What are the origins of ‘democracy’? Are countries like the US, Canada, Britain, etc., democratic? In “The History of Democracy: A Marxist Interpretation,” Brian S. Roper examines liberal assumptions about the origins and essence of democracy using Marxist historical materialism.
Roper begins by examining the system of participatory democracy in Athens and Rome and its later suppression under the Roman Empire. In this, Roper differs little and indeed borrows significantly from Ste. Croix’s “The Class Struggle in the Ancient Greek World: From the Archaic Age to the Arab Conquests.” The only significant difference between Ste. Croix and Roper’s studies of Athenian and Roman democracy is that Ste. Croix examines how the class struggle shaped the political systems of Athens and Rome.
In contrast, Roper looks at Athenian and Roman democracy to underscore how little capitalist representative democracy shares with the democracy of the ancient world. Although the franchise was significantly smaller and excluded enslaved people, women, etc., Athenian and Roman democracy enabled far greater possibilities for active participation in the political system than is possible under capitalist representative democracy. As Roper writes, a critical difference between Athenian and capitalist representative democracy “lies in the status of the labouring citizen in the two forms of democracy. Here the full significance of the earlier model of democracy stands out in start contrast, for it is only in this model of democracy that the labouring citizens exert genuine influence over the governance of society” (p. 35).
More significantly is Roper’s study of the origins and functions of modern capitalist representative democracy. It is here where Roper’s study is second to none. Roper offers a devastating critique of capitalist representative democracy, beginning with the American Revolution. The particular form of democracy that developed in the US, Roper writes, was due to the need of American independence leaders to appeal “to universal notions of liberty and democracy, on one hand, while simultaneously defending the sanctity of property and the rule of a rich capitalist minority, on the other” (p. 129).
Roper defends Charles Beard’s brilliant 1913 study “An Economic Interpretation of the Constitution of the United States,” which I own and have read, that although the drafters of the US constitution might not have benefited financially from it, as non-Marxist historians argue, “they had a clear understanding that the new constitutional framework would have to, as one of its core tasks, successfully entrench and codify the rights and liberties of property. If it failed to do so, their own wealth and privileges would be undermined, and the rapid expansion of capitalist agriculture, industry, commerce and banking would be impossible. The Republican notion of civic virtue served their purposes admirably in this respect because it enabled them genuinely to believe that they were acting not in their own selfish interests but in the interests of property generally, interests that they equated ideologically and philosophically with those of the society as a whole” (pp. 138-139).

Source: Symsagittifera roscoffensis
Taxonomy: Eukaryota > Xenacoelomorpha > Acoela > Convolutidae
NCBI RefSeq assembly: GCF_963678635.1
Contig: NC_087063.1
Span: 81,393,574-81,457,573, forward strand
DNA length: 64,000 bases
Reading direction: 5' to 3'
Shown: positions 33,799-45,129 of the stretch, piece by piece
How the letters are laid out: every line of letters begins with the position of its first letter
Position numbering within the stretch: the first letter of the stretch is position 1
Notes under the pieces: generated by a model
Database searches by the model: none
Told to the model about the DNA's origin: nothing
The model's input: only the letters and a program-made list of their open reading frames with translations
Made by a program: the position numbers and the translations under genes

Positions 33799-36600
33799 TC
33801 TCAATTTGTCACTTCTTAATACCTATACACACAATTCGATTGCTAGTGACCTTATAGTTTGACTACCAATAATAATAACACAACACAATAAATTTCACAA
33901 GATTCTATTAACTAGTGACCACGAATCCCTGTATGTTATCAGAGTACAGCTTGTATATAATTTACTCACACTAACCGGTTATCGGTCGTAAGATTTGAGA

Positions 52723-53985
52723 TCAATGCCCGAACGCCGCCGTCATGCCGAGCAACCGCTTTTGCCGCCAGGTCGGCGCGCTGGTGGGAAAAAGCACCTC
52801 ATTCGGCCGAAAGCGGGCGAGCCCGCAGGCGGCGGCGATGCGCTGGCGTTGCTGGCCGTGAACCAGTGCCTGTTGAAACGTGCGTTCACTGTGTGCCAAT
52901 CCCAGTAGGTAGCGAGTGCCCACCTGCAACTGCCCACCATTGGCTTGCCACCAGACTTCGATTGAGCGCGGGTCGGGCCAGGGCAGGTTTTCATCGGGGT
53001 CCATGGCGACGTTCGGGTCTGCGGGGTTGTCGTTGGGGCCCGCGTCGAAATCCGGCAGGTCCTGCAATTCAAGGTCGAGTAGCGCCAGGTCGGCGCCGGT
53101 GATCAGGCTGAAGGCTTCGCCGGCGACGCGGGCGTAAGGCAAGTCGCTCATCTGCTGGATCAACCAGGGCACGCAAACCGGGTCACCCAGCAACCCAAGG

Capitalist representative democracy has redefined the words citizenship and democracy to be devoid of their traditional social meanings. Democracy no longer means the active participation of the citizens themselves, their exercise of political power, but their relinquishment of political power, its alienation from the populace, hitherto the antithesis of democracy. Rather than being the defining feature of democracy, its revolutionary essence, the active participation of the poor and working-class population is seen as fundamentally antithetical to capitalist representative democracy. As Roper writes, capitalist representative democracy “is a historically unique form of democracy” because “it ostensibly embodies but actually curtails the rule of the majority of people” (p. 152).
Roper’s study of democracy is fundamentally flawed in his analysis of the Russian Revolutions of 1905 and 1917 and the spread of capitalist representative democracy in the age of imperialism. Alas, Roper is a Trotskyist, and his brilliant use of historical materialism in the study of democracy slowly disintegrates under the weight of his idol’s corrupting ideological influence. Typical of a Trotskyist, Roper fails to follow his political theories to their logical outcome and makes absurd arguments, such as Lenin didn’t believe a socialist revolution in Russia was possible until the prophet Trotsky showed him the light; that decolonization in Africa, Latin America, and Asia was possible because of the self-sufficiency of the capitalist world in raw materials, labour, etc., and the post-WWII capitalist economic boom; and that the US and its NATO allies that as per Roper are fundamentally antagonistic to genuine democracy supported revolutionary-democratic uprisings in Libya and Syria.